We often hear MBA aspirants’ concerns regarding multiple job switches and the need for more confidence in addressing the same in essays and during interviews. There is a widespread belief that numerous job transitions indicate a weakness in the applicant’s professional experience, and this is far from reality, as we have observed helping applicants with more than four job changes and employment gaps get into the top worldwide MBA schools, even in late rounds and with full ride scholarship.
I hope this example will help you to see how a lack of awareness about the application might blindside the applicant and prevent him or her from providing what the admissions committee is looking for.
What applicant “A”, with over four job changes, believes admissions officers will think
1.The applicant has not shown any loyalty toward his employers. Perhaps he is too money minded or not good with people. 2. The applicant has changed several jobs; he may need help to get a job post-MBA when recruiters see his job hopping history. This is a weak point.
What admissions officers really think about applicant “A”s job switches as they read through the application or when they interview him
1. So the applicant has been in several jobs. The person may have donned multiple hats and had a variety of experiences. We look forward to learning about all the different kinds of exposure this applicant had at various jobs.
2. Let’s look at the duration of the applicant’s tenure with each company. Perhaps the applicant started at an entry-level job, but given his growth mindset, he decided changing jobs was one way to mitigate stagnation. Better career prospects and a decent salary are sometimes both professional and personal needs (and we all know this!).
3. Let’s evaluate whether the many roles this applicant did at various companies show a rational progression toward the goals he is trying to achieve in the mid to long term. Has the applicant, in his essays, addressed his thought process behind changing companies frequently? We would also ask the same during the interview.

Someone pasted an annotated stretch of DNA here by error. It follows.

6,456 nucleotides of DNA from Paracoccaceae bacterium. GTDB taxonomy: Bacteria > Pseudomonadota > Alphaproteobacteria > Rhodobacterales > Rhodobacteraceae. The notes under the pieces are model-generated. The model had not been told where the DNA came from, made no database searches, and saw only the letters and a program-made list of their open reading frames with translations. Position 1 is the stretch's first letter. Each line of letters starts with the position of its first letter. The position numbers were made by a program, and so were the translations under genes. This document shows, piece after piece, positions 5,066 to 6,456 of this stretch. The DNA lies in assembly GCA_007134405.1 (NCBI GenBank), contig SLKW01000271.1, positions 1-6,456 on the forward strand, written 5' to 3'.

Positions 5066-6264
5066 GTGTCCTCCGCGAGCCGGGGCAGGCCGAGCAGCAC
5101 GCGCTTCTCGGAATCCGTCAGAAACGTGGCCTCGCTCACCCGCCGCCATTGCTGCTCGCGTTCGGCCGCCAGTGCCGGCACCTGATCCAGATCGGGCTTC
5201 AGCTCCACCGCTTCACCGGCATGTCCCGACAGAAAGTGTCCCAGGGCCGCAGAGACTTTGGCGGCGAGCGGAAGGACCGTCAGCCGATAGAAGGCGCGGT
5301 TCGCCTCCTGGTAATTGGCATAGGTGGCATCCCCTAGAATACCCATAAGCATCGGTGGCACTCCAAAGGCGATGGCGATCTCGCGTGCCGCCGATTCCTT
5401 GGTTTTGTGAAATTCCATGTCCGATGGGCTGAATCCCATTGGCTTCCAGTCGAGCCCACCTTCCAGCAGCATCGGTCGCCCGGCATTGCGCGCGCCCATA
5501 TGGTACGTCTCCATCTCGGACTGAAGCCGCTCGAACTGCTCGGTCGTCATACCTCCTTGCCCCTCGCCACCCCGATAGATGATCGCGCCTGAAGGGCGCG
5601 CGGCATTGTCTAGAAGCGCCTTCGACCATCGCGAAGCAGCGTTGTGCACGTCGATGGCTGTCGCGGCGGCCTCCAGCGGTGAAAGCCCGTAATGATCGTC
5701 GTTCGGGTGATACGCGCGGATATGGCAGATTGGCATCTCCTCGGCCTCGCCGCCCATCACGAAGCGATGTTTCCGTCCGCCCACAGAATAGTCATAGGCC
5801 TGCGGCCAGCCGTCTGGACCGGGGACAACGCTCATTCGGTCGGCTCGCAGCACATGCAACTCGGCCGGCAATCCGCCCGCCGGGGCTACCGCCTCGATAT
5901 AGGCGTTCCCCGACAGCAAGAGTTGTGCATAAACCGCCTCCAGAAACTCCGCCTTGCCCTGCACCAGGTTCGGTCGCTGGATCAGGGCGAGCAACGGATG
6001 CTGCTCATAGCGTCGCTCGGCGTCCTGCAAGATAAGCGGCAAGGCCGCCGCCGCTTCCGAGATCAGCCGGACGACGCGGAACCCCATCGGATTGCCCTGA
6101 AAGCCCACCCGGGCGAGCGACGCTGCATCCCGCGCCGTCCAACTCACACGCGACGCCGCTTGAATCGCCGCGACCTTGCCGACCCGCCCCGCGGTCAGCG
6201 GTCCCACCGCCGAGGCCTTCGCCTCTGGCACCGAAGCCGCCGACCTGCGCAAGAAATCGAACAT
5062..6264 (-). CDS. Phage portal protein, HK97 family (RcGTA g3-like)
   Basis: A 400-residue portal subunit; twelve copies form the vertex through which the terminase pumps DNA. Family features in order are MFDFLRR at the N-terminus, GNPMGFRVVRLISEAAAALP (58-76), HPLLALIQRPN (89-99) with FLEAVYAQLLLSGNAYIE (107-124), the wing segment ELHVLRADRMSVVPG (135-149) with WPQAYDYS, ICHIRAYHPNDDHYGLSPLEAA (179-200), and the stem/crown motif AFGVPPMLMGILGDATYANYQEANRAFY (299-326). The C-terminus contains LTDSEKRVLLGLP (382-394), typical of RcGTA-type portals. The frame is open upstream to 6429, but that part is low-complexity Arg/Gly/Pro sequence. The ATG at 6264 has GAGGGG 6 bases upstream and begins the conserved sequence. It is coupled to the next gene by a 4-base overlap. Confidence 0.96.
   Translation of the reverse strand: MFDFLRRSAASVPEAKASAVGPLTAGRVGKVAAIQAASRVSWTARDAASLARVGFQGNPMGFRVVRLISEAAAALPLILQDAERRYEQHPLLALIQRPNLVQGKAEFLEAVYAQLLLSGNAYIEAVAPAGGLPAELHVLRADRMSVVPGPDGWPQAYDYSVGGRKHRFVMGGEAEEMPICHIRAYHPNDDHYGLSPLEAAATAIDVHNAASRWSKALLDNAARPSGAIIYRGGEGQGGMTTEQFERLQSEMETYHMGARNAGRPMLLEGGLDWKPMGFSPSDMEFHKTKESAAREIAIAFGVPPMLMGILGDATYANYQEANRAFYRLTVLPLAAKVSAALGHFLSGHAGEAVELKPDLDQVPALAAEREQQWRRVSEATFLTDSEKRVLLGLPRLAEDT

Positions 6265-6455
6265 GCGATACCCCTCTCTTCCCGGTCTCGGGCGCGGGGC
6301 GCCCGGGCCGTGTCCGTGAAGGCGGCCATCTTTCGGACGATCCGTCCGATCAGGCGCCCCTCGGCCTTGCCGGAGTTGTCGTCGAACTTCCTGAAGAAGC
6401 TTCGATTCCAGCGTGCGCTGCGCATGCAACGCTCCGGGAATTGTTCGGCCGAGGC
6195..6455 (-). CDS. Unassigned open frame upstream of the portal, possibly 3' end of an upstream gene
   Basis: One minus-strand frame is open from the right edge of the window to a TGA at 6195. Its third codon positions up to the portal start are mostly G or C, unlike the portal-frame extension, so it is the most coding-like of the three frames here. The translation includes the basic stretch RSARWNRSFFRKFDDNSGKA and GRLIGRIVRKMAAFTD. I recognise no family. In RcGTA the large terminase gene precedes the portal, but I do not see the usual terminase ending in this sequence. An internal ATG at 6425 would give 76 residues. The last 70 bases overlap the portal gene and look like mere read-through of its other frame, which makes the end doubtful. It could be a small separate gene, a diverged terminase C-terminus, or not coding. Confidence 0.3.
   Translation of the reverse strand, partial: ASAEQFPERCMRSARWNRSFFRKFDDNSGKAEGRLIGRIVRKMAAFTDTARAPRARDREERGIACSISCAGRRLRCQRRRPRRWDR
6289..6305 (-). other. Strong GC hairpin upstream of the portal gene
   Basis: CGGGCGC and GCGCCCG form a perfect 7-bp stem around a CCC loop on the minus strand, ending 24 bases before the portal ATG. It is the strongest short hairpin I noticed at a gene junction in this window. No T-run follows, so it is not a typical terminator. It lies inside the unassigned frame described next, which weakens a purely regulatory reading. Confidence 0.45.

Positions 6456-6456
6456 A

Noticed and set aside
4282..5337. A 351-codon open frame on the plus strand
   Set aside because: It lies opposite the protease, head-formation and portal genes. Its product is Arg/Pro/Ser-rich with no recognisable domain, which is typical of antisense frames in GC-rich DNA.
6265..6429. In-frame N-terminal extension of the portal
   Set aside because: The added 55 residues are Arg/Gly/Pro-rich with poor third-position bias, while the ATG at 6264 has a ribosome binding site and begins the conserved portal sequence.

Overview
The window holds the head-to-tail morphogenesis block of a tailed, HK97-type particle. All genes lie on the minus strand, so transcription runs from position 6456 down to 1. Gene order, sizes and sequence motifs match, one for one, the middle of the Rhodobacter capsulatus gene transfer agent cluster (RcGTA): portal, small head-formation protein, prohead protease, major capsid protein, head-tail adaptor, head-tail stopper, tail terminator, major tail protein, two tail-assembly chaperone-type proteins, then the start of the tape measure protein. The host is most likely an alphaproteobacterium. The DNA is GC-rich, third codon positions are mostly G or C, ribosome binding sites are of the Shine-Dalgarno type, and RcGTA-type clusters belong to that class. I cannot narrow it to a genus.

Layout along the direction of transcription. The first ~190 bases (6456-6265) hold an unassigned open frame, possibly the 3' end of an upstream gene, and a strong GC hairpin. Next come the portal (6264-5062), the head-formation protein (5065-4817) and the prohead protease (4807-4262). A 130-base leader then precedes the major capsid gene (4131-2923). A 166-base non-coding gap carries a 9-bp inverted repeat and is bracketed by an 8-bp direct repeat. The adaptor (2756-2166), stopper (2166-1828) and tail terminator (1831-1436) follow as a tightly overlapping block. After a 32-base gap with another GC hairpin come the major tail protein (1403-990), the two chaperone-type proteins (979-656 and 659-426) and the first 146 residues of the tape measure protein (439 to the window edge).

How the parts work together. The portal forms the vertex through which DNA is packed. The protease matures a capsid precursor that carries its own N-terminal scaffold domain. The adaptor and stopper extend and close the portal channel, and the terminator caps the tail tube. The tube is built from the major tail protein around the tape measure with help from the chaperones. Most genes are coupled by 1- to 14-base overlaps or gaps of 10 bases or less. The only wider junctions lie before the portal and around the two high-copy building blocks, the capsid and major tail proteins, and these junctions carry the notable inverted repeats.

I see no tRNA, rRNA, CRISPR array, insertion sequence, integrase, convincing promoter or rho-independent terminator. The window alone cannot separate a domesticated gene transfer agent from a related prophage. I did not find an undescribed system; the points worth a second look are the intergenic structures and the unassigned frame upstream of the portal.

4. Let’s look at the recommendations; if the recommendations are strong and from any previous managers and supervisors, it is a sign that the applicant is on good terms with his ex-managers or senior colleagues and made highly valuable contributions irrespective of his brief tenure at the company. The supervisors from current and previous organizations have great things to say about our candidate; This assuages our concern about multiple job switches.
The key to building your case for multiple job switches is to leverage your whole application to structure your career development toward the decision that has finally taken you to consider an MBA. Having many job switches is okay. However, if they have been aimless, it is a gap area. Bring onboard strong advocates from your previous organizations as recommenders, especially if you have been asked to submit more than one letter of recommendation. Some valid and plausible reasons that can further support your argument for multiple job stints might be
A. Personal reasons related to health, family emergency, and so on
B. Better job prospects elsewhere. Make sure to identify key decision factors such as a better learning and growth opportunity, compensation, leadership position, international exposure, etc.
C. Laid off due to company restructuring or the company shutdown.
D. Taking a break. The employment gap is a dreaded subject for job seekers and MBA applicants alike. Our insecurities surface when we fear being judged. But optimistically speaking, the employment gap can also be seen as an opportunity to pursue passion projects or activities that add meaning to our lives. Taking a break and the employment gap from a chaotic work life is entirely acceptable. However, your conviction to stay productive and learn a new skill during the break or employment gap will serve you well for the MBA profile.
Feel free to reach out for more personalized advice
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